In 1656, Oeuvres by an Jean-Francois Sarrazin (Sarasin) (1611-1654) was published in Paris. It traced the Latin word scacchi to echecs and chess. The book was printed in 1656, reprinted in 1658, and 1683.

In 1656, after Greco’s death, his manuscripts were condensed in a book by the English Francis Beale (1620?-1670?) in London and published by Henry Herringman (1628-1704). The engraved illustrations were done by Peter Stent (1613-1665). Stent ran one of the biggest printmaking businesses of his day. Greco’s work was published under the title, The Royall Game of Chesse-Play, sometimes The Recreation of the late King, with many of the Nobility. Illustrated With almost on hundred Gambetts. Being the study of Biochimo [sic] the famous Italian. The late king was Charles I (1600-1649) and a drawing of his head appeared on the title page. The book was dedicated to the honorable Montagu Bertie (1608-1666), 2nd Earl of Lindsey and contains a long (124 lines) poetical address (Upon Chesse-play) to Dr. D.S. Budden, who translated the book from Italian to English. The book contained 94 gambits (gambetts). The book was the first to use the verb castle. The book was reissued in 1750, and again in 1819 (with remarks by William Lewis).

In 1664, Charles Cotton (1630-1687) published The Compleat Gamester, or, Instructions how to play at billiards, trucks, bowls, and chess… It went through many editions. The chess chapter was entitled “The Warlike Game at CHESS.” It said that chess was a royal game and more difficult to be understood than any other game.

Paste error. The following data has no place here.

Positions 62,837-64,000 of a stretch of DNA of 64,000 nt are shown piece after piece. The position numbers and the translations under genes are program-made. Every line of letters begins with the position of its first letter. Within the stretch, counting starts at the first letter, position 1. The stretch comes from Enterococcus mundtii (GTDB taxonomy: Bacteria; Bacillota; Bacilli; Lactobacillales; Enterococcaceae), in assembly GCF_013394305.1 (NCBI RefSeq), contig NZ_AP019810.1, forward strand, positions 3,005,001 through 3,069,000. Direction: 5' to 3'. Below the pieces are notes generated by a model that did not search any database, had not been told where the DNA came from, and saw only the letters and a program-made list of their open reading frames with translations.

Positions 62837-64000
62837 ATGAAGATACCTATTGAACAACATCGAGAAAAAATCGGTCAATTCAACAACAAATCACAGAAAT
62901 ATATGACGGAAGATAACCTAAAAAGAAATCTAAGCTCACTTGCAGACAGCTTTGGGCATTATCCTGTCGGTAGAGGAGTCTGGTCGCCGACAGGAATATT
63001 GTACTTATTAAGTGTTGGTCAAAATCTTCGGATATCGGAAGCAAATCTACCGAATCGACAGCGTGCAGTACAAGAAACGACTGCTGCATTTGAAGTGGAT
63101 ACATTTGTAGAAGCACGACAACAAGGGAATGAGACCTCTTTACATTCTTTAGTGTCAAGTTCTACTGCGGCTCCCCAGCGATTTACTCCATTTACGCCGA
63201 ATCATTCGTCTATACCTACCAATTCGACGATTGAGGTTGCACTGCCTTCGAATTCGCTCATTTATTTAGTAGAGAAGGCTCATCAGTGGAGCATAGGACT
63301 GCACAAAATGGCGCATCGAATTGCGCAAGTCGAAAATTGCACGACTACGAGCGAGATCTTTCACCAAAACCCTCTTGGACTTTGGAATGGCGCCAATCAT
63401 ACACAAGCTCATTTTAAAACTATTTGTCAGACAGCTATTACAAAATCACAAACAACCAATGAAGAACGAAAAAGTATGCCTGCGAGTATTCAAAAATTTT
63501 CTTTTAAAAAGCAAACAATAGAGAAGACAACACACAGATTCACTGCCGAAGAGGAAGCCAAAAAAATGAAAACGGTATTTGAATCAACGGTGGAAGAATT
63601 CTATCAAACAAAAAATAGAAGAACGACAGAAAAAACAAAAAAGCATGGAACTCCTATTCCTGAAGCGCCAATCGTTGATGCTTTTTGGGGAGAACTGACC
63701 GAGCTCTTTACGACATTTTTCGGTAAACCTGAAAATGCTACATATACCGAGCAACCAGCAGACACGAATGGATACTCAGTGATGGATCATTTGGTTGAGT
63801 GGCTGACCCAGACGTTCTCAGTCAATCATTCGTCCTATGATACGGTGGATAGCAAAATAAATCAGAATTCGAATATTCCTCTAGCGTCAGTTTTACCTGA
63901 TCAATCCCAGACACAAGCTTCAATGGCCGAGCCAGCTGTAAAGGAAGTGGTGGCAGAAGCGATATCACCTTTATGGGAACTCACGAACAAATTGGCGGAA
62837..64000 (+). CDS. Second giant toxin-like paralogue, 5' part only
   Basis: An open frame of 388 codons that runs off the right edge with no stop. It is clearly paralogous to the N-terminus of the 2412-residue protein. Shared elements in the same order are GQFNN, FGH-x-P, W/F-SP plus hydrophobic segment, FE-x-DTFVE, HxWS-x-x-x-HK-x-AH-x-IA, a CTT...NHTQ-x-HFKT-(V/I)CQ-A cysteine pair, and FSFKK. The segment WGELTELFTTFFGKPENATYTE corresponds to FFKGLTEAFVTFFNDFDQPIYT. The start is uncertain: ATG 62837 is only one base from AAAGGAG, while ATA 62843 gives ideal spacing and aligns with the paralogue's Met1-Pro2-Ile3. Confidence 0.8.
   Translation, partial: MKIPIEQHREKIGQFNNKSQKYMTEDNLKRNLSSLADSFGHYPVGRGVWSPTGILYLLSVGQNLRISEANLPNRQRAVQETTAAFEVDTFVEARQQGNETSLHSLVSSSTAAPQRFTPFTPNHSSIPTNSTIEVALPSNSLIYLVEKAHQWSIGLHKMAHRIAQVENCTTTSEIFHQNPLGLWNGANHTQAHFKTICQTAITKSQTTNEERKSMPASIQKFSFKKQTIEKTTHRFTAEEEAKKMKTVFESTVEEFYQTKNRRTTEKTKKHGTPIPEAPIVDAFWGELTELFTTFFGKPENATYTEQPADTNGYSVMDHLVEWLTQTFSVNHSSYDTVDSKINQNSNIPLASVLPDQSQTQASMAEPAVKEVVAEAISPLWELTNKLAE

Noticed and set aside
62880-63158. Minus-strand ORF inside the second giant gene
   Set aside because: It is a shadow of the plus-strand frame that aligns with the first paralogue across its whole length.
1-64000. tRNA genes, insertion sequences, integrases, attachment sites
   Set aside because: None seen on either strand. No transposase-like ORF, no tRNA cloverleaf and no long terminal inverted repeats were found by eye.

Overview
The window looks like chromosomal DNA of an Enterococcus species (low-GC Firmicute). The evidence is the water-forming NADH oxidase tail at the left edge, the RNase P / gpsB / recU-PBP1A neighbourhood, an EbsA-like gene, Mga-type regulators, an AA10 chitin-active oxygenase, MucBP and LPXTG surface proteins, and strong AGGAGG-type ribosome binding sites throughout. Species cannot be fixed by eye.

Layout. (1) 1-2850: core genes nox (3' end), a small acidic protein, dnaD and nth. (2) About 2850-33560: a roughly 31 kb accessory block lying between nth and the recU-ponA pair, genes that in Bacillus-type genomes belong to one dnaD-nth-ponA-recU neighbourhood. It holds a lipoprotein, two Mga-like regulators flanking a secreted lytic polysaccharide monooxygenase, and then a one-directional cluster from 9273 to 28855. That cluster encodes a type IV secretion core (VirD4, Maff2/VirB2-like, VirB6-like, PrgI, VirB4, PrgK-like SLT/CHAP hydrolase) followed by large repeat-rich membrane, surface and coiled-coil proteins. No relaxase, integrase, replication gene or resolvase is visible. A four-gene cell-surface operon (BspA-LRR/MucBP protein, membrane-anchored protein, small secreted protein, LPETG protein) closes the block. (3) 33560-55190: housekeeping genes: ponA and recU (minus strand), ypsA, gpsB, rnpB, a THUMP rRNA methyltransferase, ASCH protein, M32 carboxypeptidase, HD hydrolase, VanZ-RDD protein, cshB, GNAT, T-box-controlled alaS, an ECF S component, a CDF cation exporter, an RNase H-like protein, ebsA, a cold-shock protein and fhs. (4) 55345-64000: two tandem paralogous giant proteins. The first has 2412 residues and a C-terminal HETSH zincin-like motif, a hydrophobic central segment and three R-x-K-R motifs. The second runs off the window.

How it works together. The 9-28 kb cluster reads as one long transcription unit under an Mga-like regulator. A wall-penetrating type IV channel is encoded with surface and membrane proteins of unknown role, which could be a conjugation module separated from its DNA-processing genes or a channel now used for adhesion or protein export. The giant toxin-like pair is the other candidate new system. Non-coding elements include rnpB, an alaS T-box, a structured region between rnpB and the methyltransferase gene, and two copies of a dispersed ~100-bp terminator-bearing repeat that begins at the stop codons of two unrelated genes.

In 1669, the first French edition of Greco’s book, Le jeu des eschets, was published in Paris by Nicolas Pepingue. It was republished in 1707, 1713, 1714, and 1741.

In 1669, Eberhard Welper (1590-1664) wrote Das Zeit kurtzende Lust-und Spiel-Haus (The time-consuming pleasure of the game house). It first appeared in 1669, but subsequently revised and modernized to include other games. It included two engravings showing the chess villa Stoepke and two people playing chess.

In 1673, there was a re-issue of Arthur Saul’s chess book, The Famous Game of Chesse Play. It was published in London, printed by William Miller at the Gilded Acron in St. Paul’s Church-Yard.